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dc.contributor.advisorHeath, Hannahen
dc.contributor.authorNielsen, Amanda K.*
dc.date.accessioned2017-02-27T14:18:34Z
dc.date.available2017-02-27T14:18:34Z
dc.date.issued2016
dc.identifier.citationNielsen, A. K. (2016). Friends’ experiences and sense-making of providing support for a socially anxious young person: an interpretative phenomenological analysis (Master's thesis). University of Chester, United Kingdom.en
dc.identifier.urihttp://hdl.handle.net/10034/620401
dc.description.abstractThis study investigates how friends experience and make sense of providing support for a socially anxious young person. The experiences of friends who provide support for people with mental illnesses are rarely studied in their own right; studies tend to group friends with the experiences of partners or parents. This study aimed at analysing the overlooked perspective of the friends. Friends’ experiences were attained through semi-structured interviews with five self-identified friends of a young person with social anxiety. Through an Interpretative Phenomenological Analysis, three super-ordinate themes were generated: experiencing responsibility, the challenges in providing support, and the meaning of providing support. The analysis demonstrated that friends are a great source of support for socially anxious young people. Participants experienced a great responsibility because the socially anxious friends were dependent upon the support provided. Providing support was challenging; participants dealt with self-blame, worries about providing the right support and being a good supporter. However, participants valued their friendships, and providing support was also linked to feelings of reward, pride, success and achievement. The discussion indicated that great responsibility and dependency is commonly experienced among carers of people with mental illnesses, and that friends could benefit from sharing the responsibility with more people to reduce the challenges associated with providing support. Future research was recommended to examine the consequences of providing support alone versus in a group, and engage with the self-blame experienced among friends providing support. Last, more qualitative research on the experiences of friends was recommended for future studies.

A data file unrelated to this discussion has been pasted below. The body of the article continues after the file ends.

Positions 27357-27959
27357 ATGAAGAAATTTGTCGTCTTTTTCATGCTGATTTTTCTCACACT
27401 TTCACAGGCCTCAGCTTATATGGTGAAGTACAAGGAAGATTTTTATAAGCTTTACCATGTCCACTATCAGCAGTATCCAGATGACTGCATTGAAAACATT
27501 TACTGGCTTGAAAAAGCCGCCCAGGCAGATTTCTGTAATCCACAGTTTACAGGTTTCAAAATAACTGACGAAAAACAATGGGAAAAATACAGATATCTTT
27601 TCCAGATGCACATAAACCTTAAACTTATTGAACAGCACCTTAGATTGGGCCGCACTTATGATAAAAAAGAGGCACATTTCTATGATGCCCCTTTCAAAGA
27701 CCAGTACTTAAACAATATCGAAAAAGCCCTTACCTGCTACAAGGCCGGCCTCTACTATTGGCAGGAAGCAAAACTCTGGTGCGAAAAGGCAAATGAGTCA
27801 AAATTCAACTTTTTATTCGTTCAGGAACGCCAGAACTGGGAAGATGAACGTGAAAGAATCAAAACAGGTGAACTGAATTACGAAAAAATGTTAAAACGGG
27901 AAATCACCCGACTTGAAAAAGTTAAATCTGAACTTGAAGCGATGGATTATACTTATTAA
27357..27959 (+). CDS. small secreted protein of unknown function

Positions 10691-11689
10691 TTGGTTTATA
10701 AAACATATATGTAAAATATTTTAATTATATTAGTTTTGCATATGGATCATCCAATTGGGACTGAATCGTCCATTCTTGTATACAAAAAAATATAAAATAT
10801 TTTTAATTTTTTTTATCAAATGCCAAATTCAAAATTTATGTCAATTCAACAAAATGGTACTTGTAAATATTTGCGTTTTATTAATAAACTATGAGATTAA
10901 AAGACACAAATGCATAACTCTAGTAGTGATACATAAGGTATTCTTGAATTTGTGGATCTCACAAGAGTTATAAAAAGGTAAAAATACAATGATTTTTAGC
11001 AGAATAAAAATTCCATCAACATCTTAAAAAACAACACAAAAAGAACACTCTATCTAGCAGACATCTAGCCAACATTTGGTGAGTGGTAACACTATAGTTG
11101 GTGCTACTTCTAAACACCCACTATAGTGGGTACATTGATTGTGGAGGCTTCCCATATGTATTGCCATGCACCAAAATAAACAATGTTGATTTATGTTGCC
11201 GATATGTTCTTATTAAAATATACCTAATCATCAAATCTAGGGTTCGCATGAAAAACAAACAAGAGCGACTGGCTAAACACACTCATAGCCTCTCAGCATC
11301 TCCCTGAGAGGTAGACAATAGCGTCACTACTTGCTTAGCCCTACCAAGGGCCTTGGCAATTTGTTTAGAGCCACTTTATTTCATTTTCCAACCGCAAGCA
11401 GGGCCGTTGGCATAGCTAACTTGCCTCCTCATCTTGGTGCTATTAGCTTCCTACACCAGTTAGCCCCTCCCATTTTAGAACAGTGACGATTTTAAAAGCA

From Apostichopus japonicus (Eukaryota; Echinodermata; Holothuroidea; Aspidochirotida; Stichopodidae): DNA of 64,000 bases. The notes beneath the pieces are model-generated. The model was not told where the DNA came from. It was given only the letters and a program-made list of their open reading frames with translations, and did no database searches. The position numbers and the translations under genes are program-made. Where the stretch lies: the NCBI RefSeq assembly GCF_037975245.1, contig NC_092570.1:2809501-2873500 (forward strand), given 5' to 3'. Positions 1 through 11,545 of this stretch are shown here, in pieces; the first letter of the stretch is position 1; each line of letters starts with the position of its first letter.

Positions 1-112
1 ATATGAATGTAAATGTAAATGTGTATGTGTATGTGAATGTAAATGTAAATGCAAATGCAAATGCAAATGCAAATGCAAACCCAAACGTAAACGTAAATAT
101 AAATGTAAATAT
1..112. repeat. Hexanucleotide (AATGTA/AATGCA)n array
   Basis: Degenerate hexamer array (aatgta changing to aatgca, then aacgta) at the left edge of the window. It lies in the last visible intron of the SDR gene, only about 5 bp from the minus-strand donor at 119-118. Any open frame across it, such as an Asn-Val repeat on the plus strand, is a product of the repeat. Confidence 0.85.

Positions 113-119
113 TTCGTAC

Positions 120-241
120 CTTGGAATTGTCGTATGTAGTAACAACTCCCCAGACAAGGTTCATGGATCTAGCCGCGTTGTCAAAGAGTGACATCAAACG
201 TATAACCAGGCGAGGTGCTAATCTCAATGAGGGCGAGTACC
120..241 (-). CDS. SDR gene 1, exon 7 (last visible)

dc.language.isoenen
dc.publisherUniversity of Chesteren
dc.rights.urihttp://creativecommons.org/licenses/by-nc-nd/4.0/*
dc.subjectAnxietyen
dc.subjectsupporten
dc.titleFriends’ Experiences and Sense-Making of Providing Support for a Socially Anxious Young Person: An Interpretative Phenomenological Analysisen
dc.typeThesis or dissertationen
dc.type.qualificationnameMScen
dc.type.qualificationlevelMasters Degreeen
refterms.dateFOA2018-08-14T03:35:51Z
html.description.abstractThis study investigates how friends experience and make sense of providing support for a socially anxious young person. The experiences of friends who provide support for people with mental illnesses are rarely studied in their own right; studies tend to group friends with the experiences of partners or parents. This study aimed at analysing the overlooked perspective of the friends. Friends’ experiences were attained through semi-structured interviews with five self-identified friends of a young person with social anxiety. Through an Interpretative Phenomenological Analysis, three super-ordinate themes were generated: experiencing responsibility, the challenges in providing support, and the meaning of providing support. The analysis demonstrated that friends are a great source of support for socially anxious young people. Participants experienced a great responsibility because the socially anxious friends were dependent upon the support provided. Providing support was challenging; participants dealt with self-blame, worries about providing the right support and being a good supporter. However, participants valued their friendships, and providing support was also linked to feelings of reward, pride, success and achievement. The discussion indicated that great responsibility and dependency is commonly experienced among carers of people with mental illnesses, and that friends could benefit from sharing the responsibility with more people to reduce the challenges associated with providing support. Future research was recommended to examine the consequences of providing support alone versus in a group, and engage with the self-blame experienced among friends providing support. Last, more qualitative research on the experiences of friends was recommended for future studies.


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